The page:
Devil researcher stepping back from the front line

Devil researcher stepping back from the front line

At the end of July one of Menzies best-known faces, Tasmanian devil researcher Professor Greg Woods, hung up his lab coat and retired from full-time research.

Professor Woods completed his PhD at the University of Tasmania in 1984, “when computers were essentially high-end typewriters and only useful for playing games such as Pacman”. In 1988, Professor Woods accepted a lectureship teaching immunology at the University of Tasmania’s Department of Pathology, Faculty of Medicine. He has remained at the University, joining Menzies in 2005. As well as teaching immunology he studied human cancer, until 2006, when his research began to focus on the Tasmanian devil facial tumour disease.

In 2011, Professor Woods was part of the five-member team that won the National  Eureka Award for Environmental Science.
In 2015 he was awarded the Australian Society for Medical Research certificate recognising Distinguished Service to Medicine, Science and Community. Other career highlights include being nominated for the Pride of Australia Medal in 2015 and nominations for Australian of the Year in 2016 and 2017. “These nominations tell me that someone in the community values my contribution to research and the community,” Professor Woods said.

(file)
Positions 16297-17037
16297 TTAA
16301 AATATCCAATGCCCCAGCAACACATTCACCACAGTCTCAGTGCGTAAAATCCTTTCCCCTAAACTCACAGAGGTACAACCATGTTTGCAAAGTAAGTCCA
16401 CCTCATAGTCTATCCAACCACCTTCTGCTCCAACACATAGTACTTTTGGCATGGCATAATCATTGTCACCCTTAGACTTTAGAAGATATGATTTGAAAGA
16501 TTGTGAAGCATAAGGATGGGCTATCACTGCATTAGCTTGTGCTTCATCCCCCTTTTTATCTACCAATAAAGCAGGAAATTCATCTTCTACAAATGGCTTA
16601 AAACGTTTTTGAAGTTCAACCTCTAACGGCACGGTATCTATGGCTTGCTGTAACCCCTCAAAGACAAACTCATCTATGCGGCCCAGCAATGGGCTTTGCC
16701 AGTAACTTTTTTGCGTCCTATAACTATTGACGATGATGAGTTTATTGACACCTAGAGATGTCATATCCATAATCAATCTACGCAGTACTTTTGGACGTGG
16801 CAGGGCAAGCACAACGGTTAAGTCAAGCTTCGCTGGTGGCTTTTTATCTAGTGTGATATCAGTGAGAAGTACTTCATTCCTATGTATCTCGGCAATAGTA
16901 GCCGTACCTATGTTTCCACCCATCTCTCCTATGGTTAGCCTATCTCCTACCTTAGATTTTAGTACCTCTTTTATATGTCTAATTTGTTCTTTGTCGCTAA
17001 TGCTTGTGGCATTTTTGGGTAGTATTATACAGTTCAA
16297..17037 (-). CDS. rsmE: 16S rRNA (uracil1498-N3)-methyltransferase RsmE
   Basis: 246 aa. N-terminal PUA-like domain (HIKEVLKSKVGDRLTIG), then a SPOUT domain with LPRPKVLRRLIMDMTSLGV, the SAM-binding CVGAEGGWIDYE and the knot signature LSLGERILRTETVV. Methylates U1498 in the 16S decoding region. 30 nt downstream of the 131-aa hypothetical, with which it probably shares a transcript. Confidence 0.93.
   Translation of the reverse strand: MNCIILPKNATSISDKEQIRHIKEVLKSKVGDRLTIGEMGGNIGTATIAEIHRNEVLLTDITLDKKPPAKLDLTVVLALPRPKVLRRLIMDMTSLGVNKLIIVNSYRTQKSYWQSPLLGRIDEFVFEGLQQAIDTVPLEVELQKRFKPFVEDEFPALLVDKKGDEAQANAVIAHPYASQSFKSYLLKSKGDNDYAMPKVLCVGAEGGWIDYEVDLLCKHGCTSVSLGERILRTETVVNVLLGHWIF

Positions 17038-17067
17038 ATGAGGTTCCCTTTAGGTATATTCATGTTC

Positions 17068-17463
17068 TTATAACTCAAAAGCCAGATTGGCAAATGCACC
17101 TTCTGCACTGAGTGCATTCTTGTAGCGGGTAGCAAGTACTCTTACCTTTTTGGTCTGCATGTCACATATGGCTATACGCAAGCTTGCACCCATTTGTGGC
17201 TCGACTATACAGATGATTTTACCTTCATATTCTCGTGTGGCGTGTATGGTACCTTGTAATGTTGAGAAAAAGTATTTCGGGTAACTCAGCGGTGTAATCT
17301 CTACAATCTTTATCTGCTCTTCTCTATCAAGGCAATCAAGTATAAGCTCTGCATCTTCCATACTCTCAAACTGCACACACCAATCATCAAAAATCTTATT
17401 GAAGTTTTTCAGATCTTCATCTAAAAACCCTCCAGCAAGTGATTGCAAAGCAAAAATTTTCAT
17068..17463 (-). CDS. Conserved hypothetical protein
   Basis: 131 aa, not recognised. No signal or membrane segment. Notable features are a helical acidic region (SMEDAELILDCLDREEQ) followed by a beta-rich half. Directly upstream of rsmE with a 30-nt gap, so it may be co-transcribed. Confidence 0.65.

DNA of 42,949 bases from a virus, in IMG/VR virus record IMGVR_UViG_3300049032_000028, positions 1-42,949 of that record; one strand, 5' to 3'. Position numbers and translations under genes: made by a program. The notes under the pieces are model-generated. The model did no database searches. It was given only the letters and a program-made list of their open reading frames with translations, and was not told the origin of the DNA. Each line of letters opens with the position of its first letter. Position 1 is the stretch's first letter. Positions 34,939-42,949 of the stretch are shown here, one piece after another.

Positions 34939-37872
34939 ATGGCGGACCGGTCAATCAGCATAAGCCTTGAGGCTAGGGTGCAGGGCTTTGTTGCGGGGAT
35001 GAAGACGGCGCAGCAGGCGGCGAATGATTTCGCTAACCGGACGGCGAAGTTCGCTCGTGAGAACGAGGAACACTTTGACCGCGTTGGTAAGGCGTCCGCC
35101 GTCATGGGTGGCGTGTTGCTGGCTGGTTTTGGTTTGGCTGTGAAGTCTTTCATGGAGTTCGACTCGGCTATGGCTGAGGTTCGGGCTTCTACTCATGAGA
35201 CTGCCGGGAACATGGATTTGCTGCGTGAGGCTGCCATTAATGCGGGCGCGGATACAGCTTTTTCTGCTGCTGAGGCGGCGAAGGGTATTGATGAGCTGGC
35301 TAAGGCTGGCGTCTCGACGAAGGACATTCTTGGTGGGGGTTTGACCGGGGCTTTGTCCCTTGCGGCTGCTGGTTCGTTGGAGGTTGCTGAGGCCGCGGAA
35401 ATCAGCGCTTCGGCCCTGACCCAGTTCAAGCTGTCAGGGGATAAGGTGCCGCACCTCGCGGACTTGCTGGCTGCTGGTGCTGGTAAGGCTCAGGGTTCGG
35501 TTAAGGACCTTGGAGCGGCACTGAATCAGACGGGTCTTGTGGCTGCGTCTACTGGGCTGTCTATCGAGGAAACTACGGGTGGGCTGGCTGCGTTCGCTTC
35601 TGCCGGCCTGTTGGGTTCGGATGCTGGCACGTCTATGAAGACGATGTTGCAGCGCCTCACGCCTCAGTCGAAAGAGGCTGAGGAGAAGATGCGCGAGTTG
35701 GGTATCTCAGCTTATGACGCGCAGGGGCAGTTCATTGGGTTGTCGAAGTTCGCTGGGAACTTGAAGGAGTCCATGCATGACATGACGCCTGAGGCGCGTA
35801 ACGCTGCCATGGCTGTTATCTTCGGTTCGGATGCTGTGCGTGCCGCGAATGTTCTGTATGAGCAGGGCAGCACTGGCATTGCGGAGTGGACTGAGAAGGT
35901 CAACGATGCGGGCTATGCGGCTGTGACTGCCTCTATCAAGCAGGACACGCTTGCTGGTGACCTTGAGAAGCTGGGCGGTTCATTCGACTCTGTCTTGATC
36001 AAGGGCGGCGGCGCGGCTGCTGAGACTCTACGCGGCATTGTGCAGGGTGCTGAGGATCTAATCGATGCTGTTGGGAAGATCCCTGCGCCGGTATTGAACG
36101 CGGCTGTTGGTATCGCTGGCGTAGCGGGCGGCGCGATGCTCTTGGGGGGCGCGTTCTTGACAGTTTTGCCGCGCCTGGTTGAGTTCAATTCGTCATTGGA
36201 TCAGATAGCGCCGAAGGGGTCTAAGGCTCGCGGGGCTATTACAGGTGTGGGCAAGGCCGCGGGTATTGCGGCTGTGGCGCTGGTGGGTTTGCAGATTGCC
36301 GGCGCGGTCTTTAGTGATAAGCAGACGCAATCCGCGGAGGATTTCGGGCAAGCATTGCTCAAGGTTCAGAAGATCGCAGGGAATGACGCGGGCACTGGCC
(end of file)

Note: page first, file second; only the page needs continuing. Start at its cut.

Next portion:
His most memorable career highlights are those he has shared. “When a paper gets accepted, when a research grant is awarded, whenever postgraduate students graduate – especially those that I have mentored from their undergraduate years – or in a teaching session when there is great interaction with the students. They are the more important highlights for me,” he said.

Ultimately the goal with the Tasmanian devil research is to develop a ‘one-shot’ vaccine that can be used on wild devils and on captive devils that are to be released into the wild.  However a bigger challenge, as with all research groups, is to obtain sufficient research funding to enable the group to continue.

Professor Woods is retiring from his full-time role but will stay involved in the research and will continue to mentor postgraduate students. “I’ll miss the day to day interactions with staff and students. There are so many great people in the building,” he said.